In this January 2019 photo, the University of Maine’s Jacob Schmidt-Svejstrup (right) battles for the puck with New Hampshire's Brendan Van Riemsdyk. Jacob Schmidt-Svejstrup added an empty-net goal for UMaine in Friday night's victory over the Friars. Credit: Gabor Degre / BDN

Sophomore center Ben Poisson scored two goals, the second of which snapped a 2-2 tie with 6:08 left in the game, to lift the University of Maine men’s hockey team to a 4-3 Hockey East victory over 16th-ranked Providence College on Friday evening.

The Black Bears ended a 10-year winless drought at Schneider Arena in Providence, Rhode Island.

Jacob Schmidt-Svejstrup added an empty-net goal for UMaine (2-4-1), which had lost its last 14 games in Providence.

The teams will play again at 4:40 p.m. Saturday.

“We blocked a lot of shots, won a bunch of battles and scored timely goals,” UMaine head coach Red Gendron said. “We got down 1-0 and 2-1 but as this team does, it just kept battling and found a way to win the hockey game.

“It was a nice, gritty road win,” he added.

Poisson gave UMaine its first lead of the game when Adam Dawe fed him the puck in the high slot and he beat Jaxson Stauber to the far side, past his glove.

Stauber is the son of 1988 Hobey Baker-winning goaltender Robb Stauber, who played at the University of Minnesota.

Schmidt-Svejstup extended the lead with 1:40 left and it proved to be important because Uula Ruikka countered with a goal for Providence with 20 seconds left in the contest.

Mike Callahan hit the post on a shot with two seconds remaining as the Black Bears hung on.

Freshman goaltender Victor Ostman made 37 saves in an outstanding performance for UMaine. Stauber wound up with 26 stops for the Friars (4-5-2).

Providence defenseman Max Crozier, a fourth-round draft pick of the defending Stanley Cup champion Tampa Bay Lighting, scored the only goal of the first period.

The sophomore scored his second goal of the season at the 11:16 mark of the initial period. Freshman left wing Nick Poisson, brother of UMaine’s Ben Poisson, took a pass from Brett Berard in the low slot. He wheeled around and wristed the puck toward the net. It deflected across to the oncoming Crozier at the far post and he swept a backhander under the right pad of Ostman.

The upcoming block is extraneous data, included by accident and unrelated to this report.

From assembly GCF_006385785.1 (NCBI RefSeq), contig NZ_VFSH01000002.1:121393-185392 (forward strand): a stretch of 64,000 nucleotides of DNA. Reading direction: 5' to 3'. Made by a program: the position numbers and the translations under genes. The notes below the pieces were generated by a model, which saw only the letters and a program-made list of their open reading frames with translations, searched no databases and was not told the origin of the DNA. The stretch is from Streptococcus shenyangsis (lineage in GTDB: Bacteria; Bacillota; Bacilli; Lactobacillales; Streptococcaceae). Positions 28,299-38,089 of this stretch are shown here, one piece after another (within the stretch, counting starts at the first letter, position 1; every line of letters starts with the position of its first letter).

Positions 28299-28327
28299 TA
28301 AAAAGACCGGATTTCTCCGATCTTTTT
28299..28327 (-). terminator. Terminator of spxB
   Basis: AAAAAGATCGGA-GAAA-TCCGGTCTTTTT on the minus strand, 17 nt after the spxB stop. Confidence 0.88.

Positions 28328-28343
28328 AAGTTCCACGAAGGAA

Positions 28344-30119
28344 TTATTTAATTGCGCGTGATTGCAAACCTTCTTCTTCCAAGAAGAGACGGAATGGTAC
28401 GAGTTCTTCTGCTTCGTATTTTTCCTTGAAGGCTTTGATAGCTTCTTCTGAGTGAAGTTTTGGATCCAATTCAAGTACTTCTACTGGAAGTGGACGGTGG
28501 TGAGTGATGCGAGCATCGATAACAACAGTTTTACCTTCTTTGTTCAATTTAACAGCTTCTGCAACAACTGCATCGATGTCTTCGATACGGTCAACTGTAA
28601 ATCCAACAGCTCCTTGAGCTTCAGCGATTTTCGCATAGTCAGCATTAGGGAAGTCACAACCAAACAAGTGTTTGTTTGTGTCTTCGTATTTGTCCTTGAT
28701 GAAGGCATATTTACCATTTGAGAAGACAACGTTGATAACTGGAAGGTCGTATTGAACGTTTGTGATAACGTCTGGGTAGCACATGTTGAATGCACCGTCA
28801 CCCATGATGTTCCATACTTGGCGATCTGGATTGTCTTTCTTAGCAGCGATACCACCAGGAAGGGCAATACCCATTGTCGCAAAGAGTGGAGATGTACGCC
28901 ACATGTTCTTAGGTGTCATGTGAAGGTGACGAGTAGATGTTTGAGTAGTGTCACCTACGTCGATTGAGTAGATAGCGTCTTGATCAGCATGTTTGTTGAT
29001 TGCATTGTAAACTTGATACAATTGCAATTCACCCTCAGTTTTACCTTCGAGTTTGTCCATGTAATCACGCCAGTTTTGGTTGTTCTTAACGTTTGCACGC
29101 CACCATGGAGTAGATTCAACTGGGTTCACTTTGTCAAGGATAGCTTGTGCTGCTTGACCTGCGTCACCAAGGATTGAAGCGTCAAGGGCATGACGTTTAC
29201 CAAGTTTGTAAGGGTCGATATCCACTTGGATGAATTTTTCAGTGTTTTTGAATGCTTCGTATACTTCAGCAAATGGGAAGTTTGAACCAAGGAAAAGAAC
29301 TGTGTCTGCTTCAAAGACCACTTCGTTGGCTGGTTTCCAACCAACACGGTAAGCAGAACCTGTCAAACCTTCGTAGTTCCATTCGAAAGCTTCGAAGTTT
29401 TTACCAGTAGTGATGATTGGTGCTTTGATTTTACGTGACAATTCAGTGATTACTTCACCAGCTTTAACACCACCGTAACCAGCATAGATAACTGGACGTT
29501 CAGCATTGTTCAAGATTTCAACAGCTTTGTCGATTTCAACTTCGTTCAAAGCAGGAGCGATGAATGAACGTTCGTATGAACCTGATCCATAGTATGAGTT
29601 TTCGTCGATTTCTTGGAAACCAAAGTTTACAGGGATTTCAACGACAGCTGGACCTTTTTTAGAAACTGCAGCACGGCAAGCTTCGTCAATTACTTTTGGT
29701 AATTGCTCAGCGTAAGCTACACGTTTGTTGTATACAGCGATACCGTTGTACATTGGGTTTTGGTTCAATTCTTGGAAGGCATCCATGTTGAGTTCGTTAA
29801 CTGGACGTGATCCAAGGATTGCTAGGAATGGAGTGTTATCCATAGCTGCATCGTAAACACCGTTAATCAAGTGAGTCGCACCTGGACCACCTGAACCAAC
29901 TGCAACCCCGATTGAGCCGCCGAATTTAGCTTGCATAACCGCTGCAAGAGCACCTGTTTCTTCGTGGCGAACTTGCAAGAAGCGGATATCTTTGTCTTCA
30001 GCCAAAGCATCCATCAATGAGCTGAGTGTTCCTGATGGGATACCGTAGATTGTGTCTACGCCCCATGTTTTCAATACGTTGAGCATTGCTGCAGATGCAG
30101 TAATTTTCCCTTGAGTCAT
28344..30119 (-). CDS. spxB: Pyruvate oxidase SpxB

Ben Poisson equalized 4:43 into the second period during a wild scramble. The Black Bears swarmed the net and generated a number of chances before the puck squirted into the crease where Poisson spied it and tapped it home.

Eduards Tralmaks and Veli-Matti Tiuraniemi picked up assists.

“[Ben] Poisson is a perfect kind of player for a game like this against a hard-nosed team like the one we played tonight. His first goal is a gritty, bang-in-a-rebound goal those types of players get. His second one was a rocket that showcased his skill,” Gendron said.

However, UMaine’s goal seemed to jumpstart the Friars, who carried the play for an extended stretch.

Defenseman Mike Callahan restored the Providence lead with a strange goal 4:34 later. He located the puck along the left-wing boards near the extended goal line and shot the puck toward the net from a near impossible angle.

It somehow evaded Ostman. Max Tugnutt earned an assist.

Both teams had a number of glittering scoring chances over the final 10 minutes of the second period but Ostman and Stauber each came up with some terrific saves. The teams combined for 29 second-period shots.

UMaine sophomore Brady Gaudette tallied his first collegiate goal at the 9:52 mark of the third period to tie the game. John Mulera intercepted a Friar pass at the defensive blue line and broke down the ice with two teammates and a pair of Friars chasing him.

Mulera had the puck knocked off his stick by a defender and Nick Poisson tried to sweep it to the corner, but it wound up on the stick of Gaudette, who flipped it into the open net.

It was an evenly played first period with UMaine holding a 9-8 edge in shots on goal, but Providence generated a pair of 2-on-1s and hit the post once.

Ostman made a nice save on Parker Ford, who broke free down the right wing and took a wrist shot from the bottom of the right circle that Ostman kicked out.

UMaine’s power play, which went into the game ranked second in the country at 32.1 percent, created some good chances off its only power play of the period but couldn’t convert.

Gendron said Poisson’s performance came as no surprise to him.

“(Ben) Poisson is a perfect kind of player for a game like this against a hard-nosed team like the one we played tonight. His first goal is a gritty bang-in-a-rebound goal those types of players get. His second one was a rocket that showcased his skill,” Gendron said.

He said Ostman turned in a good performance.